Spring practice starts: March 13 (break from March 29-April 2)

Spring game: April 17

What to watch:
  • The secondary. Wisconsin looks pretty solid on the defensive line and at linebacker, so getting the secondary up to par will be key this spring. Safety Jay Valai is a vicious hitter, but can he become an All-Big Ten-caliber safety? Aaron Henry joins Valai at safety after struggling at cornerback in 2009. Wisconsin also will look for continued progress from corners Devin Smith and Niles Brinkley.
  • Replacing Schofield. Bret Bielema told me earlier this week that the competition at defensive line is once again heating up this offseason. Wisconsin must replace first-team All-Big Ten end O'Brien Schofield, who ranked second nationally in tackles for loss (24.5) in 2009. J.J. Watt has superstar written all over him, but Wisconsin will look for more pass-rush ability from David Gilbert and Louis Nzegwu.
  • The wide receivers/tight ends. Wisconsin showed at times last fall that its passing attack could be dynamic, and it will look for big things from several players this spring. Wideout Nick Toon certainly has what it takes to be a star in the Big Ten, and Lance Kendricks showed in the Champs Sports Bowl that he's a capable successor for Garrett Graham at tight end. The Badgers will look to David Gilreath, Isaac Anderson and Kyle Jefferson to fill the No. 2 wideout spot.

Purdue Boilermakers, Minnesota Golden Gophers, Penn State Nittany Lions, Big Ten Conference, Michigan State Spartans, Northwestern Wildcats, Indiana Hoosiers, Illinois Fighting Illini, Ohio State Buckeyes, Michigan Wolverines, Wisconsin Badgers, Iowa Hawkeyes, Keith Nichol, Terrelle Pryor, Jewel Hampton, Jermil Martin, Jerel Worthy, Anderson Russell, Ian Thomas, Riley Reiff, Mitchell Evans, Arby Fields, Joe Palcic, Randy Walker, Ryan Kerrigan, Justan Vaughn, Navorro Bowman, Clay Nurse, Paul Jones, David Gilbert, Jon Asamoah, Joel Nitchman, Chris Colasanti, Louis Nzegwu, Garrett Graham, Lance Kendricks, Stefen Wisniewski, Martez Wilson, Nate Stupar, Tim Brewster, Robert Marve, Darius Johnson, Evan Watkins, Brian Peters, Brandon Wegher, Devin Smith, Rich Rodriguez, Albert Evans, Jason Werner, Michael Carter, Michael Shaw, Pat Fitzgerald, Chandler Whitmer, Jermale Hines, Jeff Horton, Kyle Jefferson, Robert Bolden, Matt Mayberry, Zak Kustok, Kirk Cousins, Jordan Mabin, Dennis Landolt, Jacob Charest, Carlos Hyde, Caleb TerBush, Dan Herron, Denard Robinson, Bret Bielema, Rocco Cironi, Jammie Kirlew, Pat Angerer, Jim Tressel, Keanon Cooper, Tyler Nielsen, Brandon Graham, Jeff Tarpinian, Juice Williams, Daryll Clark, Mike Trumpy, Niles Brinkley, Sherrick McManis, Jared Odrick, Devin Gardner, Shaun Prater, Nathan Scheelhaase, Isaac Anderson, D.L. Wilhite, Matt McGloin, Brandon Minor, Bani Gbadyu, Aaron Henry, Darius Willis, Brad Phillips, Kevin Newsome, Mark Dantonio, Tate Forcier, Adam Weber, Jaamal Berry, Eddie McGee, Kurt Coleman, Scott Concannon, Amari Spievey, Brian George, Fitzgerald Toussaint, Brandon Saine, Donovan Warren, David Gilreath, Carlos Brown, Mike Kafka, Greg Jones, Julian Vandervelde, Joel Foreman, Greg Middleton, Trevor Anderson, O\'Brien Schofield, Adam Robinson, Jordan Hall, Terrance Thomas, Paul Petrino, Jeff Thomas, Lenyatta Kiles, Gary Emanuel, 2010 spring what to watch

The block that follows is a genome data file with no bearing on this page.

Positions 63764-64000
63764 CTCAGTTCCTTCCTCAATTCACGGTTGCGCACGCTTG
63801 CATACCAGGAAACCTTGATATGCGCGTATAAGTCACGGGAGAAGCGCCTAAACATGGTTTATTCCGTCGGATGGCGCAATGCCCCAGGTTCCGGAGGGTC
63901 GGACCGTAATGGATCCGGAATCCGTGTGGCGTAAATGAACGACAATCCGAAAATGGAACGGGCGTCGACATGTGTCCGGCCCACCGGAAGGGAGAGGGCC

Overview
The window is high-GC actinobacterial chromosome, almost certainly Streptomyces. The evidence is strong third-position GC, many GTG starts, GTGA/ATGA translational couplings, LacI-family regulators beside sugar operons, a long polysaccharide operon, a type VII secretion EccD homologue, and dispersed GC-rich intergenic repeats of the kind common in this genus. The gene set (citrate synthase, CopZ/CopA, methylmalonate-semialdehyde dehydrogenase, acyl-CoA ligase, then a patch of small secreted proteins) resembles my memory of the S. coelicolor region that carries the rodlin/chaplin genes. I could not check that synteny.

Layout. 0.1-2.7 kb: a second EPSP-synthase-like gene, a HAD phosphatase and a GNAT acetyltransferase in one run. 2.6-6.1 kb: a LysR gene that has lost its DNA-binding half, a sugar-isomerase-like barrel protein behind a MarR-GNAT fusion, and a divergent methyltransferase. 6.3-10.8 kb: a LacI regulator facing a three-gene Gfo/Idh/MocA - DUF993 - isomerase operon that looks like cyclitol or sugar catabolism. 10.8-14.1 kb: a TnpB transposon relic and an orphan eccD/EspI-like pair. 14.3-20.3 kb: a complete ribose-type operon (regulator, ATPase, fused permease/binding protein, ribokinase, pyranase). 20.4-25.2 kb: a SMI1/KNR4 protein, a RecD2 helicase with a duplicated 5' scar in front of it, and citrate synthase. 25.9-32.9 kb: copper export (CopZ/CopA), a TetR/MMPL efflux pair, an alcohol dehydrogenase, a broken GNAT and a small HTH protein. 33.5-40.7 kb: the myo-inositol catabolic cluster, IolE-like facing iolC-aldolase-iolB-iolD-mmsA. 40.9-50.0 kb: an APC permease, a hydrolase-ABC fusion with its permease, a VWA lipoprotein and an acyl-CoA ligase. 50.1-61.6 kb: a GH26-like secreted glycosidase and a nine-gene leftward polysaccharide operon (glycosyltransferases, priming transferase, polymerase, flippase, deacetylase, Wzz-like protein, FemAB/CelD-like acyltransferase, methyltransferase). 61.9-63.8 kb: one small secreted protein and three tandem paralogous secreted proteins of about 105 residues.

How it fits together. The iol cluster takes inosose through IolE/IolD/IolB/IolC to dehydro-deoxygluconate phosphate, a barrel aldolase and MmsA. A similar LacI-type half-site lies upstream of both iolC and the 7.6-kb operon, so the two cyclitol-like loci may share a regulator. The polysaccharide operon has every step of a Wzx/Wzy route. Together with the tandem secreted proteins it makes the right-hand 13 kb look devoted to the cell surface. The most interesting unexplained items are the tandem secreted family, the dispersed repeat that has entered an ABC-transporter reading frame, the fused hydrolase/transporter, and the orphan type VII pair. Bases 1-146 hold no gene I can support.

The Big Ten postseason player rankings, based on past performance and future potential, continue with ...

No. 20